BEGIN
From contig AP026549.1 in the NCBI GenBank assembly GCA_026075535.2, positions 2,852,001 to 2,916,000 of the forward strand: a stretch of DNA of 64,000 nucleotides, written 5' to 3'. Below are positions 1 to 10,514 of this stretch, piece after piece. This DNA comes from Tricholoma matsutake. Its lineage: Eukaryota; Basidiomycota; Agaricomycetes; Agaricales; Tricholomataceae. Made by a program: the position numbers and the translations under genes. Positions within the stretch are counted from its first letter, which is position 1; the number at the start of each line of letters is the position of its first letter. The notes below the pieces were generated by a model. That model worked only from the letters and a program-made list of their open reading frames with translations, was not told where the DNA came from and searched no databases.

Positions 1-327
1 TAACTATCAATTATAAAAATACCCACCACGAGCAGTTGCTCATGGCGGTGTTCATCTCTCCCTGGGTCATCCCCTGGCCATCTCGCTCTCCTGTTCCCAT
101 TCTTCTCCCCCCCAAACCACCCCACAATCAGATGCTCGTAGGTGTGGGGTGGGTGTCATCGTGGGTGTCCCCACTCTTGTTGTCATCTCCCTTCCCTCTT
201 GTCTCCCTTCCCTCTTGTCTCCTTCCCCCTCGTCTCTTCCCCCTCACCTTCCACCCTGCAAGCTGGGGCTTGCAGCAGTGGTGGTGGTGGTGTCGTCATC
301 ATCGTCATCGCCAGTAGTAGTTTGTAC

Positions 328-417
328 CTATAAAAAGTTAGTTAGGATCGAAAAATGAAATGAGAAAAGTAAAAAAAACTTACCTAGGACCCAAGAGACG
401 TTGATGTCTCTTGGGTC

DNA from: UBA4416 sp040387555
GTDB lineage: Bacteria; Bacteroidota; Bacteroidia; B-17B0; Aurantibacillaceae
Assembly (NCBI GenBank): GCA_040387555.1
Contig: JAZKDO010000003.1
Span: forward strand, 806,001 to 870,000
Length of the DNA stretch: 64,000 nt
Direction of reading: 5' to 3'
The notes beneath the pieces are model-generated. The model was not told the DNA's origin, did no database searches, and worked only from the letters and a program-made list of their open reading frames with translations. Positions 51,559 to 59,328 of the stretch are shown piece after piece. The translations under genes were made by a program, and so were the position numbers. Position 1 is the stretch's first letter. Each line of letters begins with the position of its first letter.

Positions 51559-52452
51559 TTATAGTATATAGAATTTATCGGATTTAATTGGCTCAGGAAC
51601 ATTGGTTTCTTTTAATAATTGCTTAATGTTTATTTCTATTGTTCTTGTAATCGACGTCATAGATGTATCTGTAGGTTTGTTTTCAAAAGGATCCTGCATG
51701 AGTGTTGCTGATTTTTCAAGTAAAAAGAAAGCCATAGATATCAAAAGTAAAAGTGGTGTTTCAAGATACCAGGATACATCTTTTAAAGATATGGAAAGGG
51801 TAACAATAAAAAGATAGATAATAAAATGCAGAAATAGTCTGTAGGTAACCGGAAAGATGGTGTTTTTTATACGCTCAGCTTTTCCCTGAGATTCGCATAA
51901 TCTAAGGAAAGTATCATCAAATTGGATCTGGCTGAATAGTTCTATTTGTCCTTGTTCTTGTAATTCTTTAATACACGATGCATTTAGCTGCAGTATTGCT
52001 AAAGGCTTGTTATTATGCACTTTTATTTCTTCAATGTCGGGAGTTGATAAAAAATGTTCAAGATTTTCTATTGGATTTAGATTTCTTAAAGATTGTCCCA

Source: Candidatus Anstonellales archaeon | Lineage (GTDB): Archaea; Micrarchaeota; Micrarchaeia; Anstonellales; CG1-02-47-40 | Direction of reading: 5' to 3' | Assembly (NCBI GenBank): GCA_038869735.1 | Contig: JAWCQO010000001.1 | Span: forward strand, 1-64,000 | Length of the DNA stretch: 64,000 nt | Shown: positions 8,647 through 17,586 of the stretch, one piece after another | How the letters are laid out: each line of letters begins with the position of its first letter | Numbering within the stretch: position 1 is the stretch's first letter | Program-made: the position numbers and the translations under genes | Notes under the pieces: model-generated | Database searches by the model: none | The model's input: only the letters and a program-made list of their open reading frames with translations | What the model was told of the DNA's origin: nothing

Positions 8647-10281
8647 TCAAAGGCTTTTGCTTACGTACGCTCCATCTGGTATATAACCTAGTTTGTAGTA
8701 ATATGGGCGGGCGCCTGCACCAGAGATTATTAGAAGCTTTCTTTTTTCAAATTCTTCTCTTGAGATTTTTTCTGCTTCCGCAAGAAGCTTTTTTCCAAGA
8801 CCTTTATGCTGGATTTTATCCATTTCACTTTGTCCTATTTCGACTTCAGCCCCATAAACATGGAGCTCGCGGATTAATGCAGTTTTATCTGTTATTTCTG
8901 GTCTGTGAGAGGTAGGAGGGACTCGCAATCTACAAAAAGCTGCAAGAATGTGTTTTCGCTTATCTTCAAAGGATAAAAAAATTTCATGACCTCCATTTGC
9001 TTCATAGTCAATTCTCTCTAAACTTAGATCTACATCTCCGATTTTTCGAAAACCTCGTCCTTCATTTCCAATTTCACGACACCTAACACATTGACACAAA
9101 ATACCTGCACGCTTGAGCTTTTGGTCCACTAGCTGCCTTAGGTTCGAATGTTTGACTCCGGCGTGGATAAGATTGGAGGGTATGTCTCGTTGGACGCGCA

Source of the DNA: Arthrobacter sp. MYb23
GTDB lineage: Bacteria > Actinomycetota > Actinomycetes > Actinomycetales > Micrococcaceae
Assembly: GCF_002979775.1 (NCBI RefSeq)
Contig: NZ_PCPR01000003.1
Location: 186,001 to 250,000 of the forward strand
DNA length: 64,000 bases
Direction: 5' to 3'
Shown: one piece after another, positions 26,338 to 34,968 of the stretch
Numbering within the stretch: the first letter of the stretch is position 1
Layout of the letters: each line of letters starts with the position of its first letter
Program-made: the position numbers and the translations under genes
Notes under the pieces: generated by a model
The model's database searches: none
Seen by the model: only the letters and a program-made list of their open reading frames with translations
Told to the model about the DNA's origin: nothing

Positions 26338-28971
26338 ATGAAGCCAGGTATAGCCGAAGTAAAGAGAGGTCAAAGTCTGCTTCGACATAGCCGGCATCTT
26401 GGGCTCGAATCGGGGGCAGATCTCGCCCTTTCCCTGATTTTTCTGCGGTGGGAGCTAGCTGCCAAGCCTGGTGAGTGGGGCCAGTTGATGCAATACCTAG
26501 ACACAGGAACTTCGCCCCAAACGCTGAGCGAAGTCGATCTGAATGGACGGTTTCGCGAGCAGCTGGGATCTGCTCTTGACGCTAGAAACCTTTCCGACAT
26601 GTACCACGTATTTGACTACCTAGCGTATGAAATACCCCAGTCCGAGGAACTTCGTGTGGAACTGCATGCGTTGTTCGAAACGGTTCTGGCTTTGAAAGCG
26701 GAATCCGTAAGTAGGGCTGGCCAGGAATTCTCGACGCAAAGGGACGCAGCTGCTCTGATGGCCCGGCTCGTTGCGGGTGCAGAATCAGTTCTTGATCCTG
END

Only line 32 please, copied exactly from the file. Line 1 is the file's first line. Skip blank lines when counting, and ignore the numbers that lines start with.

9101 ATACCTGCACGCTTGAGCTTTTGGTCCACTAGCTGCCTTAGGTTCGAATGTTTGACTCCGGCGTGGATAAGATTGGAGGGTATGTCTCGTTGGACGCGCA